Good morning! Every so often, we need to hear from other faithful voices of the past. Let’s hear from J.C. Ryle (1816-1900) on Matthew 7:7-11:
The last lesson contained in this passage is the duty of prayer, and the rich encouragements there are to pray. There is a beautiful connection between this lesson and that which goes before it. Would we know when to be “silent,” and when to “speak”—when to bring forward “holy” things, and produce our “pearls?” We must pray. This is a subject to which the Lord Jesus evidently attaches great importance. The language that He uses is a plain proof of this. He employs three different words to express the idea of prayer. “Ask.” “Seek.” “Knock.” He holds out the broadest, fullest promise to those who pray. “Everyone who asks, receives.” He illustrates God’s readiness to hear our prayers, by an argument drawn from the notorious practice of parents on earth. “Evil” and selfish as they are by nature—they do not neglect the needs of their children. Much more will a God of love and mercy attend to the cries of those who are His children by grace.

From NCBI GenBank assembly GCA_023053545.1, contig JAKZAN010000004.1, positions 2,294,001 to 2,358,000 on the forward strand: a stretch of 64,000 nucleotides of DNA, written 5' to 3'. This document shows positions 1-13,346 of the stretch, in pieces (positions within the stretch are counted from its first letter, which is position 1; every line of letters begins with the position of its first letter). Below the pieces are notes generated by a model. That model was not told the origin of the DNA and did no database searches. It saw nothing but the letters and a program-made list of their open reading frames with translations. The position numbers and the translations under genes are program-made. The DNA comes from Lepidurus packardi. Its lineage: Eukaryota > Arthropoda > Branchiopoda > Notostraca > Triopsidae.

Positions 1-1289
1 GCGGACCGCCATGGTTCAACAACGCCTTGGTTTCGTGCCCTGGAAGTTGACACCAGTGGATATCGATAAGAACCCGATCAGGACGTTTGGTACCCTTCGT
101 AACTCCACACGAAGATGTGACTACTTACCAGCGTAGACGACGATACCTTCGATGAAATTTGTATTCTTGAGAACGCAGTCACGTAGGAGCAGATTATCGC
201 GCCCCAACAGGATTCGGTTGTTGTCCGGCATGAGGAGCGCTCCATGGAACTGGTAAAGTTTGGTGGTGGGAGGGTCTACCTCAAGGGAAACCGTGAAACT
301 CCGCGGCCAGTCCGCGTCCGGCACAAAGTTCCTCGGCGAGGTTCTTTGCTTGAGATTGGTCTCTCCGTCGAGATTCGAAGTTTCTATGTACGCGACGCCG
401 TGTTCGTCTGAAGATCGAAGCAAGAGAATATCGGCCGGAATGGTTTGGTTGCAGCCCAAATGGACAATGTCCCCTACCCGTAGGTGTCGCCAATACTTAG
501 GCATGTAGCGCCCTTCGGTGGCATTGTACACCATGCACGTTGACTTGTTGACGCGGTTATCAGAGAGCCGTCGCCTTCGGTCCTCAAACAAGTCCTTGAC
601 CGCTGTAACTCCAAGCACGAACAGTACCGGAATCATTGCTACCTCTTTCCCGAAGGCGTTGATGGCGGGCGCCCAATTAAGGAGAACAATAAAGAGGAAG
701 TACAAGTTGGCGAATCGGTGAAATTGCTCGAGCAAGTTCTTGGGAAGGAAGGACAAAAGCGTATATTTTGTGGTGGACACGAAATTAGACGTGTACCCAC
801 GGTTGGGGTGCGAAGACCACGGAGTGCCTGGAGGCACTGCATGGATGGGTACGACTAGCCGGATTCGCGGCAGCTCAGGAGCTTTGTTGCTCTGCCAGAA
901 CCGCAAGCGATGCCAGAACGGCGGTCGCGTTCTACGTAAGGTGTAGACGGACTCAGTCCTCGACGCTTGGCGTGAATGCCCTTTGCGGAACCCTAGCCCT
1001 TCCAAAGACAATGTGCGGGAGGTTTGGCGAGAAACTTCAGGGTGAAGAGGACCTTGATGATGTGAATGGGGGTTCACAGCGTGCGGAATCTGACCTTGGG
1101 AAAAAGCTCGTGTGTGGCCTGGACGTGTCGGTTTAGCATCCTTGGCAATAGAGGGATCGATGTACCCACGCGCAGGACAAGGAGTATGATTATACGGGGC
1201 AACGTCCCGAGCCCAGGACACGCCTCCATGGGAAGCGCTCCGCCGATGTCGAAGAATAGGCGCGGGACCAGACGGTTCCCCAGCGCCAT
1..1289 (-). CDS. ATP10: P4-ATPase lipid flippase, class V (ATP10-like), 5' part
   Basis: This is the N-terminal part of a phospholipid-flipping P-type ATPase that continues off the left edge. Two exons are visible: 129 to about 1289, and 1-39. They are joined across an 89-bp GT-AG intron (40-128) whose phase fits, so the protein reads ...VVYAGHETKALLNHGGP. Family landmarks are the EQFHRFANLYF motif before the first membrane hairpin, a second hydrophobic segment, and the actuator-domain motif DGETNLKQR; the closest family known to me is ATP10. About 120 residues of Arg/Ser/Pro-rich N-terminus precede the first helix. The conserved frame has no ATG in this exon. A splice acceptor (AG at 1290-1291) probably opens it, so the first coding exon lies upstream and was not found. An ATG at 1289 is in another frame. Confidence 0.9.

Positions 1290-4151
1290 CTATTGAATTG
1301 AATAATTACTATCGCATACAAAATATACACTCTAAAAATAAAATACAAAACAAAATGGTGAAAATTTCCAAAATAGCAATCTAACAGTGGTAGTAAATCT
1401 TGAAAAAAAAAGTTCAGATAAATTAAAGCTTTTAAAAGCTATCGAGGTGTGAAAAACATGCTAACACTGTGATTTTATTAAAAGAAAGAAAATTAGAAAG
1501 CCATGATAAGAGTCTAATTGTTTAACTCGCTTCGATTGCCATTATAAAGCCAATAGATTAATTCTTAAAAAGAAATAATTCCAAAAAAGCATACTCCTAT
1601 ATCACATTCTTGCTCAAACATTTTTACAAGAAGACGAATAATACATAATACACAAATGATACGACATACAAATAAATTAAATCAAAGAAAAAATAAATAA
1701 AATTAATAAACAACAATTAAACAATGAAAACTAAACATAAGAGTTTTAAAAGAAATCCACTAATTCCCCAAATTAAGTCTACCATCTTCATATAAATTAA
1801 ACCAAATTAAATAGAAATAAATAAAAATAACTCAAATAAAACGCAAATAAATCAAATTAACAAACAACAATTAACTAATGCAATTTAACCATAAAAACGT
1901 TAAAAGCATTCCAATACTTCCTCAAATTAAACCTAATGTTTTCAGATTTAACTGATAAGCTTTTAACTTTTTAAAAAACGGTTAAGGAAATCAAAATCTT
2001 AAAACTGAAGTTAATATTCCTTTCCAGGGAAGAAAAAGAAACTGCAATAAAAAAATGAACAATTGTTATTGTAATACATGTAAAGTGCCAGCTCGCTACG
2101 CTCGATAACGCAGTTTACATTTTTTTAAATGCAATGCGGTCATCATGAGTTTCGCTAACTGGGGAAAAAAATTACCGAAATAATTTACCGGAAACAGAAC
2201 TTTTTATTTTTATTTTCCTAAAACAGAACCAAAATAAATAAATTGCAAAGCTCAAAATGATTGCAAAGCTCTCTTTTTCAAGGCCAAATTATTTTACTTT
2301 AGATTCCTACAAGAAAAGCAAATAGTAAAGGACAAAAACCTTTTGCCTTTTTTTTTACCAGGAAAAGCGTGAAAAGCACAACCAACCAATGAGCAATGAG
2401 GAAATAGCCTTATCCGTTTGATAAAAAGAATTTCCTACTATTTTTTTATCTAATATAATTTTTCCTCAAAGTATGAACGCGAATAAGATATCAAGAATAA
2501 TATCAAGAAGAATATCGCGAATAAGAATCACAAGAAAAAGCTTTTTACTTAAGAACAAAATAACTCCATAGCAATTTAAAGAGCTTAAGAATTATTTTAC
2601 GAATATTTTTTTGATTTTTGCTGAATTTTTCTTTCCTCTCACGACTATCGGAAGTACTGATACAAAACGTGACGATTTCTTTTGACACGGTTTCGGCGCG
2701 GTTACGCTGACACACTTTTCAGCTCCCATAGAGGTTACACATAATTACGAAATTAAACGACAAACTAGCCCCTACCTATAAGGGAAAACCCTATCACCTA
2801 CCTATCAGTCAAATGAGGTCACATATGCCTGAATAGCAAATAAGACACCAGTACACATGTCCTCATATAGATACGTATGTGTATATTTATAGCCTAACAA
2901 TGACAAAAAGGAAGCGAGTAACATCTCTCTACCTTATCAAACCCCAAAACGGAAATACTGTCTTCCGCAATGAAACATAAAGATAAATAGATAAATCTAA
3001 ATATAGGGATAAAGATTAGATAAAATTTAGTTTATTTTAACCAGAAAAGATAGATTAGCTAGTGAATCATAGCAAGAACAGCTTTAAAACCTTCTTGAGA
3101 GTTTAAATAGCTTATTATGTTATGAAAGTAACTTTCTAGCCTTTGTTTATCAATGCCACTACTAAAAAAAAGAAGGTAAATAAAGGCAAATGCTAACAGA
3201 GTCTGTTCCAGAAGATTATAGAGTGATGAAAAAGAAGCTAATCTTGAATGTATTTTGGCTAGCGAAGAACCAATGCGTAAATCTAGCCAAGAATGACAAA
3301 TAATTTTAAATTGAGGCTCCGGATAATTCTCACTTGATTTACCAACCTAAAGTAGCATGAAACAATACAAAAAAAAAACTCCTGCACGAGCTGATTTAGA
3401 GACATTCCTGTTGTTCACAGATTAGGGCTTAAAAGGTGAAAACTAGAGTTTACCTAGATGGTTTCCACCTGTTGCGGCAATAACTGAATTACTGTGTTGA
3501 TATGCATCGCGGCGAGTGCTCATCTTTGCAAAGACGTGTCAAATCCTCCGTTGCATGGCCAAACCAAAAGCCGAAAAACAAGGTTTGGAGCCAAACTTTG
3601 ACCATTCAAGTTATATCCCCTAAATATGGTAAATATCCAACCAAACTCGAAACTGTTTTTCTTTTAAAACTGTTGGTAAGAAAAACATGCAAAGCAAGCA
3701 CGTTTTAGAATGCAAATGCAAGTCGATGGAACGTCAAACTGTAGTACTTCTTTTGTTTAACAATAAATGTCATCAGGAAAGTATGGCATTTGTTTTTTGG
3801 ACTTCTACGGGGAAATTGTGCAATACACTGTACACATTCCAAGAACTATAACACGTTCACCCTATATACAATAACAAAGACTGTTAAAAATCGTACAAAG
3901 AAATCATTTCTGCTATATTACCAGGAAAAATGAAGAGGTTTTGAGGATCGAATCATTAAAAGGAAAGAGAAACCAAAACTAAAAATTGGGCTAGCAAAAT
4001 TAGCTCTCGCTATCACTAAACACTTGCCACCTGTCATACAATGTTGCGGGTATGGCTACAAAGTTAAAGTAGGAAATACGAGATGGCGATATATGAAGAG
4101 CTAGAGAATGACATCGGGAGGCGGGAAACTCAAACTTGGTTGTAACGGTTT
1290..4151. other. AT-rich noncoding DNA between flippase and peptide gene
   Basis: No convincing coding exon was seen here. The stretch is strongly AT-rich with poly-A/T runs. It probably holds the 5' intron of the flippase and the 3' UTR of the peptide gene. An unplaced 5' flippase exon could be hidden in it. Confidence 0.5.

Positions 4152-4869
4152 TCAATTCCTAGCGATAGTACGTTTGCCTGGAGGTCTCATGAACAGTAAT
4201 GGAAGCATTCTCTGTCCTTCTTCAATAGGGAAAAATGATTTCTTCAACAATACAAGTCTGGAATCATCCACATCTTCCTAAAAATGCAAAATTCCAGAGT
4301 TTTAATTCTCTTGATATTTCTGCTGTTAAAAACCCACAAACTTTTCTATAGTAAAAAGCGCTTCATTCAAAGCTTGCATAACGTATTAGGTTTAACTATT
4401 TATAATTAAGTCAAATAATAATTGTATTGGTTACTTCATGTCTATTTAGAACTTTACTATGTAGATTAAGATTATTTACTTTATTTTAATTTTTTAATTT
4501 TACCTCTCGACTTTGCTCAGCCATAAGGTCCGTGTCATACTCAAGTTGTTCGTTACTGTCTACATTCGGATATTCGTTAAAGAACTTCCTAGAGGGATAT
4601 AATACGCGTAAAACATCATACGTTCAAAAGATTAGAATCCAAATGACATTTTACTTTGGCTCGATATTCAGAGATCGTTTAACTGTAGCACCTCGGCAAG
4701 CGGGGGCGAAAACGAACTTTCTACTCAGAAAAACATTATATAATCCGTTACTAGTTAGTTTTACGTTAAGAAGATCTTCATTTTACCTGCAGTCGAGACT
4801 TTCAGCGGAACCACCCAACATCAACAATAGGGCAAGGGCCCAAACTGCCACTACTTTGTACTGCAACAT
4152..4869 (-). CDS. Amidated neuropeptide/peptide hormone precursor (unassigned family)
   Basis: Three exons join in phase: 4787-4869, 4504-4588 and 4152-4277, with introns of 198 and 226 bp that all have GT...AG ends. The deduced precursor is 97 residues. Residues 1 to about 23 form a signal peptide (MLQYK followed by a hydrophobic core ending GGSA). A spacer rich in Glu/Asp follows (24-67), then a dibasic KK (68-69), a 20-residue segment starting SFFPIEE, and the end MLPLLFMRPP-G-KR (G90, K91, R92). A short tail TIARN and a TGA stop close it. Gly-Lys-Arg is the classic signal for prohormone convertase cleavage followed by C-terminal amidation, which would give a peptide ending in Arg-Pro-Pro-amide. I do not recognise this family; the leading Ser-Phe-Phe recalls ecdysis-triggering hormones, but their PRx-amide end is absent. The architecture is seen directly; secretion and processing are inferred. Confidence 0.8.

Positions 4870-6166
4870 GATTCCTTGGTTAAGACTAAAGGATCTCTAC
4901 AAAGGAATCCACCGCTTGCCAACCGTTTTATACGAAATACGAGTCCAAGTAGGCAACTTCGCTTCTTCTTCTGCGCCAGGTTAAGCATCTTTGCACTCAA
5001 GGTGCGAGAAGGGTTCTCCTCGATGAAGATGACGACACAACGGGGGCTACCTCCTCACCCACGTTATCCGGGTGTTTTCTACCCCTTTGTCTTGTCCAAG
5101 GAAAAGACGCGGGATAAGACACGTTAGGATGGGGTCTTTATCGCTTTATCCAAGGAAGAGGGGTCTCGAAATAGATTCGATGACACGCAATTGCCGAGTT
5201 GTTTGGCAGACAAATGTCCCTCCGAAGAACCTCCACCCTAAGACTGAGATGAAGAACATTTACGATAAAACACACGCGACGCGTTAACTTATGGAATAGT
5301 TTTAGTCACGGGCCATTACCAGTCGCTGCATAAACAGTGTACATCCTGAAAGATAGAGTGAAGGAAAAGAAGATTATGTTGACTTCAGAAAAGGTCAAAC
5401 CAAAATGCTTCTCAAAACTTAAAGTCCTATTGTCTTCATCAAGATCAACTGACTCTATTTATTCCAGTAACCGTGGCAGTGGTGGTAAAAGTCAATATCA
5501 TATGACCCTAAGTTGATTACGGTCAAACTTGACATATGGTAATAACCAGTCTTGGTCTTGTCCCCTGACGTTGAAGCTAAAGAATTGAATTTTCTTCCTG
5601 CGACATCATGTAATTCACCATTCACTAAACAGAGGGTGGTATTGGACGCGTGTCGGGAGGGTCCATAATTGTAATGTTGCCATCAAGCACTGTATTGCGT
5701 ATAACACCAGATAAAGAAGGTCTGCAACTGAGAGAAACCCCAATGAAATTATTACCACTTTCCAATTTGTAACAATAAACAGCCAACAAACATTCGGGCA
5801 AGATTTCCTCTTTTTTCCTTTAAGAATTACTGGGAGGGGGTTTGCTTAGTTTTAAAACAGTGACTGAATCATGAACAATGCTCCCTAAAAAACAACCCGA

Let us take special notice of these words of our Lord about prayer. Few of His sayings, perhaps, are so well known and so often repeated as this. The poorest and most unlearned can tell you, that “if we do not seek—then we shall not find.” But what is the good of knowing it, if we do not use it? Knowledge which is not improved and well employed—will only increase our condemnation at the last day.
Do we know anything of this asking, seeking, and knocking? Why should we not? There is nothing so simple and plain as praying–if a man really has a desire to pray. Sadly, there is nothing which men are so slow to do—as sincere secret prayer. They will use many of the forms of religion, attend many ordinances, do many things that are right—before they will do this. And yet without this, no soul can be saved.
Do we ever really pray? If not, we shall at last be without excuse before God—unless we repent. We shall not be condemned for not doing what we could not have done—or not knowing what we could not have known. But we shall find that one main reason why we are lost is this—that we never asked that we might be saved.
Do we indeed pray? Then let us pray on, and not faint. It is not lost labor. It is not useless. It will bear fruit after many days. That promise has never yet failed, “Everyone who asks, receives.”